Both the Guardian and the Daily Telegraph yesterday carried reports that the UK government has been asked to launch an urgent inquiry into claims that during an incident in October 2012 British troops killed four Afghan boys aged 12, 14, 16 and 18 while they were drinking tea in the village of Loi Bagh in Nad Ali, Helmand province.
At the time, the NATO spokesperson had said that the operation had resulted in the “killing of four Taliban enemies in action.”
The four victims are named as Fazel Mohammed, 18, Naik Mohammed, 16, Mohammed Tayeb, 14 and Ahmed Shah, 12.
Lawyers acting for the brother of two of the victims have written to the UK Defence Secretary, Philip Hammond, saying:
“We submit that all of the victims were under the control and authority of the UK at the times of the deaths and ill-treatment,” states the letter to Hammond.
“The four boys killed all appear to have been deliberately targeted at close range by British forces. All were killed in a residential area over which UK forces clearly had the requisite degree of control and authority.”
According to a statement sent to Hammond on Tuesday by Tessa Gregory, lawyer for Noor Mohammad Noorzai, brother of two of the dead youths, the boys were “shot and killed at close range” in a family guesthouse. Gregory, of the law firm Public Interest Lawyers, obtained written sworn statements from witnesses in a visit to Afghanistan last month. They allege that British soldiers, who were engaged in a joint operation with Afghan forces, hooded some of those arrested despite a ban on the practice.
“The soldiers walked through the village calling at various houses asking to be told where the claimant’s brother Fazel Mohammed lived”, says Gregory’s statement. “It is alleged that the soldiers entered the house of a neighbour dragged him from his bed, hooded him and his son and beat them until under questioning they showed the soldiers the house of Fazel which was across the street.”
According to the document sent to Hammond, the families and neighbours “reject outright any suggestion that any of the four teenagers killed were in any way connected to the insurgency. All four were innocent teenagers who posed no threat whatsoever to Afghan or British forces”.
Gregory told the Guardian: “On 18 October 2012, during a joint British-Afghan security operation, four innocent Afghan teenagers were shot whilst drinking tea in their family’s mud home in Helmand province. Our client, the elder brother of two of the teenage victims, wants to know why this happened. As far as we are aware no investigation into these tragic deaths has taken place. We hope that in light of our urgent representations the Ministry of Defence will act swiftly to ensure that an effective and independent investigation is carried out without any further delay.”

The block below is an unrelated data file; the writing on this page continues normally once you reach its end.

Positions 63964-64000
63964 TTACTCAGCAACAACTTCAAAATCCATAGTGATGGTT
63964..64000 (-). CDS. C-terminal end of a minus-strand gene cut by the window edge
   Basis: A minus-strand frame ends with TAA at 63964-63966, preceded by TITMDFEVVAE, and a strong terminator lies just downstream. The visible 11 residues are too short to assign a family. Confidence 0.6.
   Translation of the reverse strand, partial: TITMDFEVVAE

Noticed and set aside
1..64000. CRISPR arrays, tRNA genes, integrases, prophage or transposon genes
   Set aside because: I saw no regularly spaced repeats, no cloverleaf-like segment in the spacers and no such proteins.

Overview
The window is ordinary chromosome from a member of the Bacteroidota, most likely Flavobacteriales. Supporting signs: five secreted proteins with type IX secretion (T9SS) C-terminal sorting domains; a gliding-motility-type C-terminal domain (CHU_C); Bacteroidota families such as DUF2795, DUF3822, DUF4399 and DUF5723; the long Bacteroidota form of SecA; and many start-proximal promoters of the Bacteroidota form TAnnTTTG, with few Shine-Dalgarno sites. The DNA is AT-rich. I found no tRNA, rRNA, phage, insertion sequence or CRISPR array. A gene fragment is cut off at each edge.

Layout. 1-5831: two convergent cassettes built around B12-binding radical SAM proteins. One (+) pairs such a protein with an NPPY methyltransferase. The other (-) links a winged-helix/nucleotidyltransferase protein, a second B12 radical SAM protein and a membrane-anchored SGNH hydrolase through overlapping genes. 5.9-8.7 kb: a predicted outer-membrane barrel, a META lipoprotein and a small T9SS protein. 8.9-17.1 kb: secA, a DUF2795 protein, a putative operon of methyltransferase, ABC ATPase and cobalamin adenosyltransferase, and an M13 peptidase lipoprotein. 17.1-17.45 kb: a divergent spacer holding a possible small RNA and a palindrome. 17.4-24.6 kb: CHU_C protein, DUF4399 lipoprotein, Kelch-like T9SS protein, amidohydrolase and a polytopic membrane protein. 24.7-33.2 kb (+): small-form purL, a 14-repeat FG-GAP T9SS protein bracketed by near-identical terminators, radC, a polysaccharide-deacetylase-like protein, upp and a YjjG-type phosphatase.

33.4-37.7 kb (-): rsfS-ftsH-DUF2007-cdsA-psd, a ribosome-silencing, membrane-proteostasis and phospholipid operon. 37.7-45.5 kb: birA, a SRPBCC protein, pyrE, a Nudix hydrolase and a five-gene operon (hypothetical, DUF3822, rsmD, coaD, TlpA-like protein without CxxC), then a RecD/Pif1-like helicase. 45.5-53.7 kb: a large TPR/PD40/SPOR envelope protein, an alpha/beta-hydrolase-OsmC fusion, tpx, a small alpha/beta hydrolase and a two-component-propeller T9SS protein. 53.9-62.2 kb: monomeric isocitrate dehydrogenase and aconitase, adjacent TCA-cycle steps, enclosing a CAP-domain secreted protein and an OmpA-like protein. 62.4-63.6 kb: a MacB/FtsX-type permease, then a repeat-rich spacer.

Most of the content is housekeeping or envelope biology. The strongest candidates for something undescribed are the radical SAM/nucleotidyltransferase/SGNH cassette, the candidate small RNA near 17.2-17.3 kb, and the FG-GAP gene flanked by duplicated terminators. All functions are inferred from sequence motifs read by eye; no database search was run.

In her statement to Hammond, Gregory says: “After the soldiers left, the claimant’s family and some neighbours entered the “guesthouse” where they found the bodies of the four teenagers lying in a line with their heads towards the doorway”.
The statement adds: “It was clear that the bodies had been dragged into that position and all had been shot in the head and neck region as they sat on the floor of the guesthouse leaning against the wall drinking tea..”
Gregory says the British soldiers involved in the operation are bound by the European Convention of Human Rights which enshrines the right to life and outlaws inhumane treatment. Unless the MoD could show it has carried out a full investigation, lawyers representing the victims’ families will ask the high court to order one.
An MoD spokesman said: “The Ministry of Defence received details of these allegations on Tuesday in a letter from a UK firm of solicitors on behalf of an Afghan national and will give them full consideration before responding. The ‘letter before action’ is the first stage of seeking a judicial review and requires the MoD to reply within 14 days, providing a reasonable opportunity to consider the claim and whether there is a case to answer.”